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  • High self-esteem is linked not with healthy choices but with risky, aggressive, and violent behavior. Tweet This
  • A more authentic and constructive type of self-esteem comes from doing good things and being a good person. Tweet This
Category: Child Care, Parents

For the past few decades we have been taught that high self-esteem is the way to feel good about ourselves. And we want our kids to feel not just good, but great about themselves. It seems plausible that kids and teens with high self-esteem will be less likely to experience depression, treat others poorly, or make bad decisions.

While our culture tells us we need self-esteem, however, it may not be good for us.

In 2005 the respected psychologist Roy Baumeister and his colleagues published a review of an enormous number of scientific articles on self-esteem that appeared in psychology journals between 1970 and 2000. Their review showed the following:

  • Increased self-esteem is related to poorer performance on tasks.
  • Those with high self-esteem may have more relationship problems because when difficulties arise, they see the other person as the problem.
  • Teens with high self-esteem are less inhibited and are therefore more likely to engage in risky behaviors, including sexual activity.
  • High self-esteem is linked with aggressive and violent behavior.
  • High self-esteem may be related to happiness, but it is not what causes happiness.

The way we define and measure self-esteem may be part of the problem here. Self-esteem is generally defined as feeling like one is a great person. It is about being at least as good as everyone else, perhaps better.

But when we get caught up in defending the idea that we’re awesome, or important, we often make poor choices. This can be seen in Baumeister’s review of self-esteem research. We need to pursue a healthier kind of self-esteem.

When we get caught up in defending the idea that we’re awesome, we often make poor choices.

When we see ourselves as valuable to those we love, and able to work hard and make a meaningful contribution—and we cut out the self-comparisons—we create a more authentic sense of self-esteem. It doesn’t come from being told “good job—you’re really neat.” Rather, it comes from doing good things and being a good person.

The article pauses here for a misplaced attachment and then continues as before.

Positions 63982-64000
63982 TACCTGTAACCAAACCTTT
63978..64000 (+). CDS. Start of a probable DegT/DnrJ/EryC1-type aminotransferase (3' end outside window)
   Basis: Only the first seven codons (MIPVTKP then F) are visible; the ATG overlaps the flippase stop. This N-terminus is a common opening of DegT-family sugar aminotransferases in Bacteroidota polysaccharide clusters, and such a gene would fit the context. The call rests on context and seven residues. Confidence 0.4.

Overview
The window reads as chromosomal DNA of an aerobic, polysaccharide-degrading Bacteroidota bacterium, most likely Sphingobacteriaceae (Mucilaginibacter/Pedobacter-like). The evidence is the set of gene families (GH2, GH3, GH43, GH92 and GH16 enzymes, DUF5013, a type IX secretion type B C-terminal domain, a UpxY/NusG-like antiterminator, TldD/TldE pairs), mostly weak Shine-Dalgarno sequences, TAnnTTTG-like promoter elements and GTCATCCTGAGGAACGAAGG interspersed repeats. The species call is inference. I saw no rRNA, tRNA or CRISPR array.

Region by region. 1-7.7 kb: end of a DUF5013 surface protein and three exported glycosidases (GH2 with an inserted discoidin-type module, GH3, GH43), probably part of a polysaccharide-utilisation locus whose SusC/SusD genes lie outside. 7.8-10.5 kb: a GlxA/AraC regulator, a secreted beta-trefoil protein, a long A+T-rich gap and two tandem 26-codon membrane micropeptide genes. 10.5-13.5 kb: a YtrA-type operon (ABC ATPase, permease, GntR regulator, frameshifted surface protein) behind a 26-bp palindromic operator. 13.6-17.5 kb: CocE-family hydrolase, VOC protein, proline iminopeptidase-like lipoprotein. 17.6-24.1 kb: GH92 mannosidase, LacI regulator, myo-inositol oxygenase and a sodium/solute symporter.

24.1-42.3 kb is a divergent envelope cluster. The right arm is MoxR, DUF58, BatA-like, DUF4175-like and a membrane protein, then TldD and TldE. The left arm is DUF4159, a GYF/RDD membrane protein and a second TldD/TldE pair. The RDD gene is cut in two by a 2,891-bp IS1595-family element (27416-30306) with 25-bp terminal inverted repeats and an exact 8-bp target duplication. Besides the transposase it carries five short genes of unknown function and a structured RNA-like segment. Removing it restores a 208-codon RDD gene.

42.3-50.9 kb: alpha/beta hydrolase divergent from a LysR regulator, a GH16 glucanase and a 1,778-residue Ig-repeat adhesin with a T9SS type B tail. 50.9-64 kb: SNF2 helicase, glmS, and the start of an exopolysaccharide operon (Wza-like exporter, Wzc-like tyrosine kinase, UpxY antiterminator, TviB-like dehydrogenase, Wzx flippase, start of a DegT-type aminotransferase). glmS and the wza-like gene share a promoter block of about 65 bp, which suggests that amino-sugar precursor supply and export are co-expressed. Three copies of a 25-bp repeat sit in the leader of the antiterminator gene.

That is the kind of self-esteem our teenagers need to overcome the challenges they experience around body image, schooling, relationships, and even alcohol, drugs, and sexuality. But it’s not the kind of self-esteem we see studied in psychology research papers using the Rosenberg Self-Esteem Scale. Nor is it the kind of self-esteem we build in our kids by using praise, gold stars, grades, trophies, and other external motivators to make them feel good.

Positive psychology has identified several powerful ways that parents can help their teens nurture authentic self-esteem to develop a powerful sense of who they are—without the drawbacks of the typical “feel-good” fluff our kids get too much of. I’ll describe three of them.

First, help your teens identify their strengths. Are they leaders? Do they have a great zest for life, sense of purpose, or capacity to love? If you’re not sure where to start, try the free survey at viame.org along with your kids. Knowing your strengths and using them every day is strongly associated with wellbeing and resilience.

Moreover, among adolescents, research has shown that an increase in strengths like hope, zest, and leadership is associated with a decrease in both psychological distress and behavior problems.

Knowing your strengths and using them every day is strongly associated with wellbeing and resilience.

Second, teenagers with a powerful and authentic self-esteem enjoy a high ratio of positive interactions to negative interactions in their relationships with others. Positive interactions with your teens would include simple things like smiling, saying thank you, telling them you’re glad to see them, hugging them, and responding to their successes with active and constructive responses. Negative interactions include criticism, arguments, raised voices, and expressing anger. Making sure that your positive interactions with your teens outnumber negative ones will build a well-functioning relationship.

Third, the way teens feel about themselves is, to a large extent, built upon the quality of their relationship with their parents. Everyone needs to know, without question, that they are wanted, they are loved, and that even when they’re driving their parents insane, they are still valued. If you can demonstrate these things to your teen, you’ll help them achieve a powerful sense of identity, value, and self-worth that won’t leave them feeling they have to be better than everyone else.

Every parent wants his or her children to be happy and to feel good about themselves and about life. Simply telling them how great they are doesn’t help them, though. Rather, helping them identify and use their strengths, interacting with them in positive ways, and telling them we love them and that they matter to us can create a healthier sense of self—and the physical, psychological, and social resources that accompany that.

Dr. Justin Coulson is the author of What Your Child Needs From You: Creating a Connected FamilyHe and his wife have six children. Find him on Facebook .